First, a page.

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Wisconsin Natural Resources magazine

Wisconsin Natural Resources magazine

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February 2002

Why one forester supports certification

Certified foresters can lower the cost of certification to small landowners.

Natasha Kassulke & Kirsten Held


Contents

Sustainable forest management combines planning and management with professional advice.

Fred Clark, president of Clark Forestry in Baraboo and a consulting forester certified through the Forest Stewardship Council's SmartWood program, takes sustainable forest management one step further. He supports certification as a way to show long-term commitment to land management.

Because SmartWood certifies him, Clark may extend certification to property owners if they wish.

"For certification the client signs an agreement and follows the plan I have set," Clark says. "Any timber off the property, then, could go through a chain-of-custody process and carry the SmartWood label eventually winding up on the shelves of a retail outlet like The Home Depot."

To become certified, SmartWood evaluated Clark's operation, management plans and documentation. They interviewed him and his clients.

One of Clark's recent projects? Developing and implementing a management plan for 400 woodland acres on the Taliesin property in Spring Green, the former estate of famed architect Frank Lloyd Wright.

Clark and his crew begin by "cruising," conducting an on-ground evaluation of the forest and its current and historical management. Clark measures and ages trees, notes vegetation and wildlife habitat, cites exotic species, records "snag" trees (standing dead trees of no economic value, that may house wildlife) and interviews the landowners about their goals for the property.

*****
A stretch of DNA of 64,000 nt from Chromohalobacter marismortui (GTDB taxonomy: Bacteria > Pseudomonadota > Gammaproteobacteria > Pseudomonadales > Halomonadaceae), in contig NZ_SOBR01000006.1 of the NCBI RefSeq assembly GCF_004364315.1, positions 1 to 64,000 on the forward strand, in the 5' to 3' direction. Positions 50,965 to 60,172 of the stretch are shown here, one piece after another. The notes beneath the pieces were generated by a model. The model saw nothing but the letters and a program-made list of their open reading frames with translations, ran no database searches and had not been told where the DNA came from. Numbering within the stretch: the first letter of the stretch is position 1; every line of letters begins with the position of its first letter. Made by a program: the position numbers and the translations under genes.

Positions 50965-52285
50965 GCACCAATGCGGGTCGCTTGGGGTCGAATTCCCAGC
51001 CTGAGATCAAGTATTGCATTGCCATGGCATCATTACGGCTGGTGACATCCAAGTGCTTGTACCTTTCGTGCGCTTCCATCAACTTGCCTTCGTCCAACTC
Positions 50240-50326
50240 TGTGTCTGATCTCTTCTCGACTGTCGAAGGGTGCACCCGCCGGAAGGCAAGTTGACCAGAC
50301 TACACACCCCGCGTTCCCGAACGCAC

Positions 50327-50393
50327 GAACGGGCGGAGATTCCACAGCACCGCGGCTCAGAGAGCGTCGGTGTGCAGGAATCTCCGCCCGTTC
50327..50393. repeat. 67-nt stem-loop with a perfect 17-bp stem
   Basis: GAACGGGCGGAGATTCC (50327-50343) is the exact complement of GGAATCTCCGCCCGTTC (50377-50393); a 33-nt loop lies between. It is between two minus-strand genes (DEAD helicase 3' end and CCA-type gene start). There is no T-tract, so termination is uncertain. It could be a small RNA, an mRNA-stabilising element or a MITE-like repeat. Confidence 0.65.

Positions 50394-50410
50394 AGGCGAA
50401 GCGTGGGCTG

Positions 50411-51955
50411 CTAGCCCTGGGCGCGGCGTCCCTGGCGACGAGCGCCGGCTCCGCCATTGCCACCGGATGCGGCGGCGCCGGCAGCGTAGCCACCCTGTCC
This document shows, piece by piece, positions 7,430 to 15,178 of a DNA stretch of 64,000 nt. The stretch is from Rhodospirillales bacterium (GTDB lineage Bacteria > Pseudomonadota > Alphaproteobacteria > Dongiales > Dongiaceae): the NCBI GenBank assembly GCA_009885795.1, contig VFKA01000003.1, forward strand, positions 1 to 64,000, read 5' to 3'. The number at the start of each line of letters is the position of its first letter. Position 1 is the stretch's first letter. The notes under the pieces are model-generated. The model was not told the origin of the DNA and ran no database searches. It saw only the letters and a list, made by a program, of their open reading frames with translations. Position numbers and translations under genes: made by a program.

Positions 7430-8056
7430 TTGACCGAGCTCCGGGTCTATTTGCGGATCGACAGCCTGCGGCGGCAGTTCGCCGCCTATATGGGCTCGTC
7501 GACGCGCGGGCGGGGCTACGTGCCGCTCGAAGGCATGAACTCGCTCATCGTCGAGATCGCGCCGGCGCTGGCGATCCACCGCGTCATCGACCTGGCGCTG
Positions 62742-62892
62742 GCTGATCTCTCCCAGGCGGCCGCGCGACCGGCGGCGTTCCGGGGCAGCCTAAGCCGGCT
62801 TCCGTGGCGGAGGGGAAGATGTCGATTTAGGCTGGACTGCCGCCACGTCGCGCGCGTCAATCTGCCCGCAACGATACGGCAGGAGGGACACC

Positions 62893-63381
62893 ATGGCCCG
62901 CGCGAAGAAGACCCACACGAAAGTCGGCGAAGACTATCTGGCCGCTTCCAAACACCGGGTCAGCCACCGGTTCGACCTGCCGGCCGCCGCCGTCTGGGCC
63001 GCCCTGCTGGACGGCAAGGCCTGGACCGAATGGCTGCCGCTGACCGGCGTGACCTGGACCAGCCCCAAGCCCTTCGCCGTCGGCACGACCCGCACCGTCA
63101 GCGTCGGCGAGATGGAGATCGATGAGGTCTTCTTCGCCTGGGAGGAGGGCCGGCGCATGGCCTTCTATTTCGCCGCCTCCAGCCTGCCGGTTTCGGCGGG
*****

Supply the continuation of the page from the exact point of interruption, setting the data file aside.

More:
Fred Clark measures a tree's girth. © Robert Queen
Fred Clark measures a tree's girth.

© Robert Queen

Clark also reviews maps and DNR aerial photos of the forest area and gets his arms around a lot of trees as he takes measurements.

"I try to get an idea for what kinds of wildlife a property is able to support and note things like eagle nests," he says.

Clark will visit a property throughout the seasons.

Walking into a stand of white pine seedlings, he gets an idea. This stand might be groomed for wildlife habitat and high quality timber by using selection harvesting. In another area he'd recommend prescribed burning to bring back prairie that was native to the area and will aid fire-dependent tree species like oak.

"These woods can continue to be a forest, but if we want to return the stand to a historic prairie, we might try to turn back the clock and open the canopy," Clark says of the Taliesin estate.

While some foresters think certifying woods will provide a premium for wood prices that will filter back to the landowner, Clark says he's not seeing that yet.

"It's still a niche market and financial gain is almost a secondary concern for us," Clark says. "We are certified because it is good for the resource and because our clients are interested in sustainable management and good land stewardship."

It can take six months or more to complete a management plan before harvesting can occur.

In many cases, a logging contract is drawn up between landowner and wood purchaser to specify which trees will be removed and in what way. Clark helps the landowner decide on logging techniques that range from clear-cutting to seed tree harvesting, thinning, selection harvesting and salvage harvesting. Different harvesting methods create different conditions.

"The neat part of my job," Clark says, "is to see the property get managed after all the work that goes into the planning. If we do it right, hopefully more people will become attached to their land and maybe decide to keep the land from being sold and developed."